I have always loved ladybugs. I remember going out on the ranch when I was younger and looking for ladybugs. I’d talk to them, or rescue them if I found them in an area where it might be dangerous for them (they were down too low and the irrigation water was coming, they were in a patch of grass about to be invaded by swimmers coming in to set up for the swim meet, etc.). They use to come and land on me all the time; they still do, but not as frequently because I’m not outside as much. It was actually because one landed on me, sparking my memories, that I decided there would be ladybugs in this picture.
I suspect we’ll be seeing more ladybug pictures in the future. For now, I have started here.
Once again, I’m going to start with the last picture of the prior painting blog. This is where I was at when I started “fixing” the nebula. I almost stopped here, but I felt like the colors were too soft now.
Black needed added in.
I knew I needed to make the color more dramatic. It just felt too soft and everything blended without a draw for the eyes. So I intensified the hues with another layer. If you look carefully at the next picture, you can also see the splattering of stars.
Time for the final stars and highlights on several of them. There are 7 glittering stars in that sky created by the dreams of a tree.
Honestly, I never expected the nebula to give the problems that it did. I thought I had this.
Okay, here is the last picture from the last blog so you can recall what it looked like.
Here I blended the colors together. Oh, and I also added the sparkles to the tree which I wanted.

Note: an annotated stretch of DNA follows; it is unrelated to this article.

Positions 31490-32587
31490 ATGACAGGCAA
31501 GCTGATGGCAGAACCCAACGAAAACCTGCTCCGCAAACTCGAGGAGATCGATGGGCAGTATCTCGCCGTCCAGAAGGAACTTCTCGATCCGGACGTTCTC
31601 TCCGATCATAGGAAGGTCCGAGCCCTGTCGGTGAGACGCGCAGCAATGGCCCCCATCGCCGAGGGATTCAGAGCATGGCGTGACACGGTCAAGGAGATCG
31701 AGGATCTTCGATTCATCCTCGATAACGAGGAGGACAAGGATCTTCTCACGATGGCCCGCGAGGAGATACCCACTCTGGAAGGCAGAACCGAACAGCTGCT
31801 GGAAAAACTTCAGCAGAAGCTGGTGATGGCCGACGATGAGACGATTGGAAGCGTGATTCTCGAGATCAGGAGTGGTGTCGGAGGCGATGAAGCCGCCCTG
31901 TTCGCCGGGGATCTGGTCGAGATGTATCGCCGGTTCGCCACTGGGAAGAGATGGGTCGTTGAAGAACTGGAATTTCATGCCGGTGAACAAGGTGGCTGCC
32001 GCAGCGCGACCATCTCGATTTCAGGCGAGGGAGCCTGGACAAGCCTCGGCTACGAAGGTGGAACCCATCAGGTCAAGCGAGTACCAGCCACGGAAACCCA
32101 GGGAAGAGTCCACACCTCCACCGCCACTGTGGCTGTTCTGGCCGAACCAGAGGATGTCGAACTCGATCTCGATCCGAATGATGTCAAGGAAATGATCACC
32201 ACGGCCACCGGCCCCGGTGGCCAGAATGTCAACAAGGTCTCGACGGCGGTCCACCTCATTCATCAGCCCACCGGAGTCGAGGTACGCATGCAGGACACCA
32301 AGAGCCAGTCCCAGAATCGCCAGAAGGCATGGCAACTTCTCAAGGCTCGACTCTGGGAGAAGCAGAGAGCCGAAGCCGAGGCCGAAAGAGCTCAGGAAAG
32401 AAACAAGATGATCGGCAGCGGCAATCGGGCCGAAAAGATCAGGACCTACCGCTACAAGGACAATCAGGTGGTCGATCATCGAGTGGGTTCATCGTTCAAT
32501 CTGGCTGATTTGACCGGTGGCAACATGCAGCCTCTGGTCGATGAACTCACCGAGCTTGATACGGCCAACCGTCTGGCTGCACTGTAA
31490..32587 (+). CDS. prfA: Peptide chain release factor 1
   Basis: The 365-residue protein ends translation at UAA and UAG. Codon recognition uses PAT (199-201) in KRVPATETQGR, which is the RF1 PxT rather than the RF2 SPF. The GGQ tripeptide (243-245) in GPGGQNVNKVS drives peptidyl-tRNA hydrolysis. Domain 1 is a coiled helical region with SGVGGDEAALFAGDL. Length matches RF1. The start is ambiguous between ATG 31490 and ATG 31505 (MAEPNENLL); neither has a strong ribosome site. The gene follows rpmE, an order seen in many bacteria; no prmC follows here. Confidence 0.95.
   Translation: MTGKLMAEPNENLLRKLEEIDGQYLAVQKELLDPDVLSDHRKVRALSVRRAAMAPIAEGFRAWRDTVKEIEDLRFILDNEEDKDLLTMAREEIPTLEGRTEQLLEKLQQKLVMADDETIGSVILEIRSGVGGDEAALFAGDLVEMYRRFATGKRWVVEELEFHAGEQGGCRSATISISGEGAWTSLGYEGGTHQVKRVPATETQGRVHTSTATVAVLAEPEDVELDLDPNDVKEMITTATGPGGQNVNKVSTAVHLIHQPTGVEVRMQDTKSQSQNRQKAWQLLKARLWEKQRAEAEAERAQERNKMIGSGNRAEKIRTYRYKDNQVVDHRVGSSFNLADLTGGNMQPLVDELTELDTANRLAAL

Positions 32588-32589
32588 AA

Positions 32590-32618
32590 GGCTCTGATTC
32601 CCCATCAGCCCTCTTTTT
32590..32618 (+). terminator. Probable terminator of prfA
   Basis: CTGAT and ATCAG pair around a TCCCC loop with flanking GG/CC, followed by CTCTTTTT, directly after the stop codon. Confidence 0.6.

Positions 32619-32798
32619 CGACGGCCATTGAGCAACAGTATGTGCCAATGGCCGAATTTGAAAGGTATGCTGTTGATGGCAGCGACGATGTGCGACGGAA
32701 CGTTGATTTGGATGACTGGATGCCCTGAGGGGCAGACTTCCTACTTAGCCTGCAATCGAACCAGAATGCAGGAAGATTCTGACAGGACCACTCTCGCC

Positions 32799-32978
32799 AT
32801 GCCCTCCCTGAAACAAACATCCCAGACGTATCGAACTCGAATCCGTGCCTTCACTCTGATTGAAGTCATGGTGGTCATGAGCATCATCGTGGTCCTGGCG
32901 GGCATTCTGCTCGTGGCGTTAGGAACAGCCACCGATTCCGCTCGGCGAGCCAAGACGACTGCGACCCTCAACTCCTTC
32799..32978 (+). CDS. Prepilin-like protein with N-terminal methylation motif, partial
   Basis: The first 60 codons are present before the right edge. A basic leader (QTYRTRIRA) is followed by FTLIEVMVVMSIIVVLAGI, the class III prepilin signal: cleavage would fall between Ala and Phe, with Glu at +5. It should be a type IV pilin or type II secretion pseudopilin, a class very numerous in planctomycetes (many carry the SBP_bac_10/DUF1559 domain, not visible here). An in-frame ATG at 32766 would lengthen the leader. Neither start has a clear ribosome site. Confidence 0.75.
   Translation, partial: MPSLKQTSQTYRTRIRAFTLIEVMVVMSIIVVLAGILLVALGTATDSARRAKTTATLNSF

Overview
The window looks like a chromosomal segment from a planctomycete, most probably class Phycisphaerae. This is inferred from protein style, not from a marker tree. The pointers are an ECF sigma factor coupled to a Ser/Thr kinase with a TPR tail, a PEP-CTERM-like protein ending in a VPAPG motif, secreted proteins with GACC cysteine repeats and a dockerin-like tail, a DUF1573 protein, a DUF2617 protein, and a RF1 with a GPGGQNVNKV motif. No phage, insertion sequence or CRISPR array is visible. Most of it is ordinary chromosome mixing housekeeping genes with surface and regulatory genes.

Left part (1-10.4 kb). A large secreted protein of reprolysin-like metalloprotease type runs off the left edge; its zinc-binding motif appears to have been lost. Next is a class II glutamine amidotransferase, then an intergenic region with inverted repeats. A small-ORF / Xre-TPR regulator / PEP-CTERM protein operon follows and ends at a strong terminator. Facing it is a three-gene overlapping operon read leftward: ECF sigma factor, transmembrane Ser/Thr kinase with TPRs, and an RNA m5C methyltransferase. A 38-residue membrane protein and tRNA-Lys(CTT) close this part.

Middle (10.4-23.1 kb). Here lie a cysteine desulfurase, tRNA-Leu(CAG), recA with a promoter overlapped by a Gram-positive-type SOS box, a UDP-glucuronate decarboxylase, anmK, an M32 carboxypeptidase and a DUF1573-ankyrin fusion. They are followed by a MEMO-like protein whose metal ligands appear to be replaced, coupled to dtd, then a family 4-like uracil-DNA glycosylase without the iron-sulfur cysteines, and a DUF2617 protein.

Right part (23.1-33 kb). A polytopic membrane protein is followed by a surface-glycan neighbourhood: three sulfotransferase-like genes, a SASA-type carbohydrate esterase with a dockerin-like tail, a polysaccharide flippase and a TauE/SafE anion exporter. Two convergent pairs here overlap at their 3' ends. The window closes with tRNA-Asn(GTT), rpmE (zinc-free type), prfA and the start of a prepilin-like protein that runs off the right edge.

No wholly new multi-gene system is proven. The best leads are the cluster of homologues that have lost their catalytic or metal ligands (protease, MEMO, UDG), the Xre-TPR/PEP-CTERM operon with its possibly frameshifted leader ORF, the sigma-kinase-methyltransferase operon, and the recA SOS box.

So I thought it was all well at this point. I just needed to add in some dark spots.
That was when I realized I had a mess. Giving the top a moment to dry, I filled in the ground beneath the tree. I wasn’t certain that I even wanted ground, but after I got it in, I decided that it had been the right thing to do.
I had the thought at this point that I wanted the nebula to reflect the colors of the tree. I went back to some reference pictures of nebulae and tried to decide what I wanted to do. Here’s what came about:
I’m going to leave this blog here for now. I’ll post the final on Saturday. As I will be out at the Jerome Music Booster craft show from 9 a.m. to 6 p.m., you can come see the real deal there.
Progression paintings for the new 18″x24″ acrylic painting I’ve been working on.
I wanted a bright autumn tree against a dark sky showing signs of winter coming. Here’s the first layer:
The dark clouds in the sky felt way too dark. I tried repeatedly to get it to lighten up. You can see some of the background mountain and trees here too.
You can see the dark clouds lightened up quite a bit here and I’ve added the trunks for the trees I want to be in the mid-ground, Also working on the trees, brush, and ground on the left side of the painting.
I finally decided I had to quit tinkering with the dark background clouds and get to work on my main tree. I’ve put it in and a tree on the left a little closer in the foreground. Built up this grassy knoll on the left side too. I really didn’t know if I liked it or not, but why should the land be flat. I decided to let it be and see what developed with it. The fun is in the exploring, right?
The final painting. I pushed in more weeds around the grassy knoll, which did remain, but I discarded the second tree stump closest to the right side of the canvas. It just didn’t look good, especially when I started the younglings along the left side of the remaining tree.
I love how the road divides this, making it look like fall has taken a deep hold on the right side along with the incoming storm while the right side sees fall coming, but is holding out the last breaths of summer. Hmm, I wonder if that’s a good title for this painting. That, as of right now, hasn’t been decided.
I’m thinking about framing this up, but I haven’t gotten that far yet. It’ll have to wait until I get home from Wizarding Dayz.
Speaking of which, I should probably go continue getting ready for the show. I hope you enjoyed taking a look at the progression of this painting.